Roger Tagholm, in association with the London Book Fair, offers his view of the book trade news
Ahead of the London Book Fair's International Excellence Awards on 14 March - when the Bookstore of the Year Award will be presented for the second time - the existence of physical bookshops, especially independent ones, and their role in communities, has perhaps never been more centre-stage.
Following Brexit and Trump, and related rows over Milos Yiannopoulous' book Dangerous, bookshops and booksellers in the UK, the US and even in Australia have found themselves at the heart of the debate about free speech and responsibility, curation as opposed to censorship, about what values and beliefs they uphold, and about what position booksellers play, or should play, in shaping society. And, needless to say, when a related row does erupt, social media makes a very local story go global.
The row between the novelist Susan Hill and the Book Hive Bookshop in Norwich is a good example. The author cancelled her appearance at the shop, because she felt the store was biased against President Trump. She wrote that she did not expect a bookshop "to have posters and a Twitter feed and a Facebook page telling me it is so against what the President of the United States stands for/believes/is/is doing that it is stocking only books devoted to those writers who oppose him too, and what is more, will give them away free".
On the latter point, the owner of the shop, Henry Layte, replied that when a local book group came to him having read about a bookshop in America "giving away free copies of certain titles they thought people should be reminded of in the light of the Trump administration's behaviour, they felt they would like to do the same. Not having a book shop of their own they asked me, and I happily obliged."
People have rightly raised two simple points. Just because a publisher receives a manuscript or a proposal, should it be published? Similarly, just because a bookseller is shown a title, should it take it? The Book Hive said it would not stock - or even order - Hitler's Mein Kampf. "In that case, I am expressing a political opinion through my business," said Layte, adding: "In fact, I am not sure that a shop like The Book Hive doesn't actually have a responsibility to stick its neck out over such matters, if for no other reason than because it is not answerable to a chain of command, because it can…"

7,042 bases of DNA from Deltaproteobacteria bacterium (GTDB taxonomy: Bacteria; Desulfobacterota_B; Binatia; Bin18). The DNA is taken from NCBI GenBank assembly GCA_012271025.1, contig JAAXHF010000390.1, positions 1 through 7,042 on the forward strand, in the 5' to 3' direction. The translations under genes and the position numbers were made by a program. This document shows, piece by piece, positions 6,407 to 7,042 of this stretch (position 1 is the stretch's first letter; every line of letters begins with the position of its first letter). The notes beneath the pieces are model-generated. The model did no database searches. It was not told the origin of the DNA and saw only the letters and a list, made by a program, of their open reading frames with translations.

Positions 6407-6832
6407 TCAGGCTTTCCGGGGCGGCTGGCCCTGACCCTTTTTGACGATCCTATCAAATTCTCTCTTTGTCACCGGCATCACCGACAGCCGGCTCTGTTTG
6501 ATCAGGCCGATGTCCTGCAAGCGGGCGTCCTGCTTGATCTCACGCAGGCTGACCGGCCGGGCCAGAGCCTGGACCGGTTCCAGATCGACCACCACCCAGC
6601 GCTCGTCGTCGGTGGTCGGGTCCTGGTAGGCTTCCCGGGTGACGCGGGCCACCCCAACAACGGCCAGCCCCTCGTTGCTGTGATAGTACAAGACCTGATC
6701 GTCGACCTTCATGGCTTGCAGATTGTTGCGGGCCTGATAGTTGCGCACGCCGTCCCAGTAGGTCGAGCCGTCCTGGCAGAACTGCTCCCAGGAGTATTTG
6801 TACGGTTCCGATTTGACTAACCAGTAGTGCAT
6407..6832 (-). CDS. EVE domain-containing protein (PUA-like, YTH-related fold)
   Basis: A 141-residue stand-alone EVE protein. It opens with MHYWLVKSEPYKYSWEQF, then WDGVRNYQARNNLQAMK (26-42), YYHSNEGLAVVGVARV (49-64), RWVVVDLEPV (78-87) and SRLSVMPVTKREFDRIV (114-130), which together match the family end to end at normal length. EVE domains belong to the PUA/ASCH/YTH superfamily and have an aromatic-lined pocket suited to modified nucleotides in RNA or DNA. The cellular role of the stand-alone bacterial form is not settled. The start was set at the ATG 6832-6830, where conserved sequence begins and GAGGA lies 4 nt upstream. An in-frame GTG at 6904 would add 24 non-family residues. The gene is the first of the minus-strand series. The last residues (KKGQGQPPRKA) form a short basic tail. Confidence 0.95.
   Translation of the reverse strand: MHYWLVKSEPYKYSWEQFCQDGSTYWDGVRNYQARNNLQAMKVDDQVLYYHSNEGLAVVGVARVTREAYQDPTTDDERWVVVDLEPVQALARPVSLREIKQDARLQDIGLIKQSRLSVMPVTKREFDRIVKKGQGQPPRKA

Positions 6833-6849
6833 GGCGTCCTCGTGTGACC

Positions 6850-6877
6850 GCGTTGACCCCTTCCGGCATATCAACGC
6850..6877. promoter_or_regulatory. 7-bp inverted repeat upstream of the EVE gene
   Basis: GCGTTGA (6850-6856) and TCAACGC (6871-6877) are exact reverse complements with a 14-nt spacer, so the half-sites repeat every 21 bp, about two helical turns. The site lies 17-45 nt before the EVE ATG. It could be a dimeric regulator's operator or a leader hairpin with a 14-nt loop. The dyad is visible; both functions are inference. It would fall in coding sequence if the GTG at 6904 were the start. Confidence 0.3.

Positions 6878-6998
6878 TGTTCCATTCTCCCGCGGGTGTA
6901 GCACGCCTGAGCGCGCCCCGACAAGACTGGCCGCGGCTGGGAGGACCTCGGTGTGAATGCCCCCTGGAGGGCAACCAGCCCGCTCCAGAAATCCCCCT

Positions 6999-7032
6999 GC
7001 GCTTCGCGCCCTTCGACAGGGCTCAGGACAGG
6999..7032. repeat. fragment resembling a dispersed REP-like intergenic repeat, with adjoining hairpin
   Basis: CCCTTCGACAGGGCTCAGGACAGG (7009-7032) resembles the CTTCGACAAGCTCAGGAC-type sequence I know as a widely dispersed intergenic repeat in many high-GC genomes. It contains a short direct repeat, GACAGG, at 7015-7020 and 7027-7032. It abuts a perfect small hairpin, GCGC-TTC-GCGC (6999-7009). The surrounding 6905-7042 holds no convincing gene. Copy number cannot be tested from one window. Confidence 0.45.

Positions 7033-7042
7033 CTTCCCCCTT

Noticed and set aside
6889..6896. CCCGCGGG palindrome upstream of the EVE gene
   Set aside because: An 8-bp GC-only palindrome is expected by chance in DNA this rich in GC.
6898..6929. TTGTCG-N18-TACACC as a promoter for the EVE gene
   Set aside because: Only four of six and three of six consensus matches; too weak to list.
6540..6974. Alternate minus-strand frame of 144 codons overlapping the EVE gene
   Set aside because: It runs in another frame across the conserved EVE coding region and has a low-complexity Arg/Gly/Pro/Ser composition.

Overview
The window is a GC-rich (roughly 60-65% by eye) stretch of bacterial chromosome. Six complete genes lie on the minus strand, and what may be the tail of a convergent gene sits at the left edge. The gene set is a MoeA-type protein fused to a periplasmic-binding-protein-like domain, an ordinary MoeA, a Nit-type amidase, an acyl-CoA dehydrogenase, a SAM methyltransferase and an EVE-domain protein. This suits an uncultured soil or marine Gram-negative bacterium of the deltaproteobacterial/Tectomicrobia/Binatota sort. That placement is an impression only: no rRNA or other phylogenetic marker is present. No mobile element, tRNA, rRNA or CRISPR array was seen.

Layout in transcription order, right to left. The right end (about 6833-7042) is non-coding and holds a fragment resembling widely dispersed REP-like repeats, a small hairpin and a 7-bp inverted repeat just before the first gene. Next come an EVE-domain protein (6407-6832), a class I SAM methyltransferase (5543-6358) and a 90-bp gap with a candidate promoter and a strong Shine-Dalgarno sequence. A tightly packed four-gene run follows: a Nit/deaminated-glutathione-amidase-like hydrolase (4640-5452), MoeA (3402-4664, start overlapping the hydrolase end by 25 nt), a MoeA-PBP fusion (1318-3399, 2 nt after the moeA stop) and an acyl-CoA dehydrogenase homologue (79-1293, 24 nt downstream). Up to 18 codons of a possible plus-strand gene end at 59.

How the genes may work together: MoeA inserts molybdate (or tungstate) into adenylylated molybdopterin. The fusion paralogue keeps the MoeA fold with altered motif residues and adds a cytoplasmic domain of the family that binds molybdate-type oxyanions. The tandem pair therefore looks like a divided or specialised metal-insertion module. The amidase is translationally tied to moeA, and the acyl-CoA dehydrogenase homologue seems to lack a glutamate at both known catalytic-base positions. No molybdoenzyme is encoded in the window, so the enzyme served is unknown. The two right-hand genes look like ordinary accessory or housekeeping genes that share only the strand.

In Australia, following the harassment some booksellers received after they said they would not stock Yiannopolous' book, Nathan Hollier of Monash University Press in Victoria noted: "Independent booksellers are increasingly seeing their role as, necessarily, an active, educative, political one… Though, as a publisher, I am committed to selling books, I also recognise that books as an industry do well in a society in which reasoned thought and considered discussion are properly valued. Booksellers, who were instrumental in the forming of the public sphere itself in the 18th century, have an increasingly important role again to play in this regard, as indeed do all institutions committed to the public sphere."
On the same score, the New York Times recently noted: "All over the country, independent bookstores have filled their windows and displays with Nineteen Eighty-Four by George Orwell; It Can't Happen Here by Sinclair Lewis; and other books on politics, fascism, totalitarianism and social justice. Booksellers have begun calling the front table devoted to those titles the #Resist table."
The turbulent times in Europe and the US have unleashed a new energy, with publishers feeling they have an added responsibility in a world of "alternative facts", and booksellers a similar duty to publicly demonstrate where they stand. Not to forget librarians. American Library Assocation president Julie Todaro said: "The ALA believes that the struggle against racism, prejudice, stereotyping and discrimination is central to our mission. The ALA is committed to using its national platform for speaking up and speaking out for its members and constituents in these chaotic, unprecedented and challenging times."
Meanwhile, on a calmer note, back in Australia, a small coup for the online publishing platform Tablo, based in Richmond, Victoria. The relatively new company - it was set up in 2013 with backing from the people behind online general retailer CatchoftheDay and online wine shop Vinomofo - has appointed the former artistic director of the Sydney Writers Festival, Jemma Birrell, to be creative director. By a neat coincidence, Birrell was also once head of events at Shakespeare & Co in Paris - and that happens to be one of the stores shortlisted for Bookshop of the Year.
See you at the fair.